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INTRODUCTION


TIBET: Enduring Spirit, Exploited Land


Why Care about Tibet?

For much of this past century, Tibet has been glamorized as a Shangri-La—a place of impenetrable mystery, isolated on an exotic plateau on the roof of the world, where few Westerners ever managed to explore. More recently, however, this romantic image has given way to the reality of a landmass consisting of approximately one million square miles and a culture that has been oppressed and virtually obliterated by its powerful neighbor to the east. In the West, we are becoming increasingly aware of human rights abuses in Tibet by the Chinese government but we are less aware of the ongoing environmental destruction that has been occurring since the Chinese invasion almost fifty years ago.

China's hunger for development is wreaking havoc on the environment of the Tibetan Plateau and, in the process, destroying a culture which has, until recently, flourished under harsh conditions for thousands of years. However, the world community cannot expect to resolve the Tibetan situation by looking at Tibet in isolation, or even at only Tibet and China. In many respects, the situation we describe in Tibet: Enduring Spirit, Exploited Land serves as a microcosm of what is transpiring across the world. Tibet, like many other developing regions, is experiencing the effects of uncontrolled growth spurred by industrialized nations.

In order to understand Tibet's situation we need to view the issues in a regional, and even global, context and to look at how various issues are connected. The Tibetan human rights issue, for example, is connected to the political structure in China, which, in turn, is connected to population pressures, education, foreign trade, the viability of the environment, and numerous other factors. Because all these problems are interconnected, and since the relationships among them are constantly changing, we must consider the whole complex of problems simultaneously.

Tibetans, like other indigenous peoples, have always understood that their interdependence with the environment is essential to their survival and well-being. Seeing themselves as caretakers of the land, Tibetans have recognized their responsibility to maintain the balance of their ecology. The Tibetans' wisdom is based on a subsistence approach to using the land, coupled with a respect for the limitations imposed by their environment. In the simplest terms, this means not wasting or abusing what nature provides, whether wildlife, vegetation, soil, water, or air. Their sensitive understanding of the links in the web of life gives nomads and farmers an appreciation for the recurring patterns in nature and the limitations of all living systems.

One of the keys to Tibetan coexistence with the environment is to embrace a long-term view in making decisions, one which considers effects on succeeding generations as well as reflects the Buddhist acceptance of the cyclical nature of all living things. This approach, coupled with a keen knowledge of the natural world, has marked Tibetan experience through thousands of years. Nomads and farmers learned to listen to the land and perform activities that sustain, rather than deplete, the viability of ecosystems in the Tibetan Plateau.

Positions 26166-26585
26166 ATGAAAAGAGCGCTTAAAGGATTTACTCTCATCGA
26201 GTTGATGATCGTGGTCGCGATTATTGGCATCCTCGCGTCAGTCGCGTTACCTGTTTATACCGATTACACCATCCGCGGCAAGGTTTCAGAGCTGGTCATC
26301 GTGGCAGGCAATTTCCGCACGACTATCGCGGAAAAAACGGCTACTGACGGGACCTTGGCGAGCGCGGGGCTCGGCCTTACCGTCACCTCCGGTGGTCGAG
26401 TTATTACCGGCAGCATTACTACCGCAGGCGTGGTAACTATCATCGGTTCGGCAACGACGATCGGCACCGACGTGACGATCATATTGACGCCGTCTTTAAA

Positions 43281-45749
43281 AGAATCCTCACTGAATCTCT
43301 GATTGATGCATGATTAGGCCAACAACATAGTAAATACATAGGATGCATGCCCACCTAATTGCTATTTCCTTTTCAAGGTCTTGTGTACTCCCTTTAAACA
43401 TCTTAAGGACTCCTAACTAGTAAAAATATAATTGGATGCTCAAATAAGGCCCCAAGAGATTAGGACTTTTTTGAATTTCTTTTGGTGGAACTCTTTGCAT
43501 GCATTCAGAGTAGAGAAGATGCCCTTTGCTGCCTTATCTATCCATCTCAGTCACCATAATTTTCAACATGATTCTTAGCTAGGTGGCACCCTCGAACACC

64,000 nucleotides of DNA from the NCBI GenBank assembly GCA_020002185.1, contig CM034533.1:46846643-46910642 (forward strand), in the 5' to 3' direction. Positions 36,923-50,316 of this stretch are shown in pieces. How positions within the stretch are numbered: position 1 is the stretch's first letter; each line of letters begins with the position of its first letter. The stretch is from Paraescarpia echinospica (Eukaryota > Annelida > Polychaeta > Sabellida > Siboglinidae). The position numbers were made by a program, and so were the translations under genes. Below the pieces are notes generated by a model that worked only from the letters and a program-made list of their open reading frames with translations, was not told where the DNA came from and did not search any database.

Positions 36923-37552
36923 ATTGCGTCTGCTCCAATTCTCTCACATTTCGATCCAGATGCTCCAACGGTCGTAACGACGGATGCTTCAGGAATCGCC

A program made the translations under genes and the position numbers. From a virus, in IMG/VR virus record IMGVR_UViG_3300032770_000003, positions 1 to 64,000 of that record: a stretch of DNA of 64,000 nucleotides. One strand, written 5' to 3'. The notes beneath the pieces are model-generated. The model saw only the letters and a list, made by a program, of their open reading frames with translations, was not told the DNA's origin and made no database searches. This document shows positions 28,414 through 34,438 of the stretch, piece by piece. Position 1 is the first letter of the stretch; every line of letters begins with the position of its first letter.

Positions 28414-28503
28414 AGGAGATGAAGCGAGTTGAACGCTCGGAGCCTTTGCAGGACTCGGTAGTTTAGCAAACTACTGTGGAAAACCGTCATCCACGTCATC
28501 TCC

As we prepare for the dawn of the twenty-first century, we may benefit by examining the values that have helped the Tibetan people thrive for millennia. The ecological practices embraced by Tibetans parallel our pressing global need to find a balance between our consumption and the earth's well-being.

The daunting challenges before us—including overpopulation, habitat destruction, ozone depletion, the greenhouse effect, and pollution—are all connected to destructive human activities. In our search for lasting solutions, cultures such as Tibet which have relied on a nature-based philosophy remain important markers in our transition towards cooperation and coexistence among ourselves and with the environment. Our current crisis requires creative approaches which protect diverse cultures that have successfully coexisted with the land.

It is our intention to show the remarkable tenacity and ingenuity with which the Tibetan nomads and farmers have been able to thrive in this unique region of the world. We pay tribute to these rugged pastoralists and farmers who have acquired an earth-based wisdom. With a thorough knowledge of their environment, Tibetans have developed skills which have sustained them for generation after generation.

The material in Tibet: Enduring Spirit, Exploited Land is drawn from an oral history project completed by the authors and a team of Tibetans. In 1993 we conducted a series of interviews with Tibetan refugees now living in India, Nepal, and the United States. The experiences described by former nomads and farmers illustrate daily life on the Tibetan Plateau, providing an overview of the culture, the lifestyle in various regions of Tibet, and the relationship of Tibetans to their environment.

As we grapple with problems facing us in the next millennium, Tibetans stand like an endangered species, their survival threatened by denuded forest environments and eroded soil and nutrients. By understanding the impact of our actions and inactions, and by reversing the present trend, we can rebuild the soil, replenish the nutrients, and disperse and germinate the seeds. We hope that Tibet: Enduring Spirit, Exploited Land will help to spread this message, protect the roots of indigenous cultures, and revitalize the forest of our world community.


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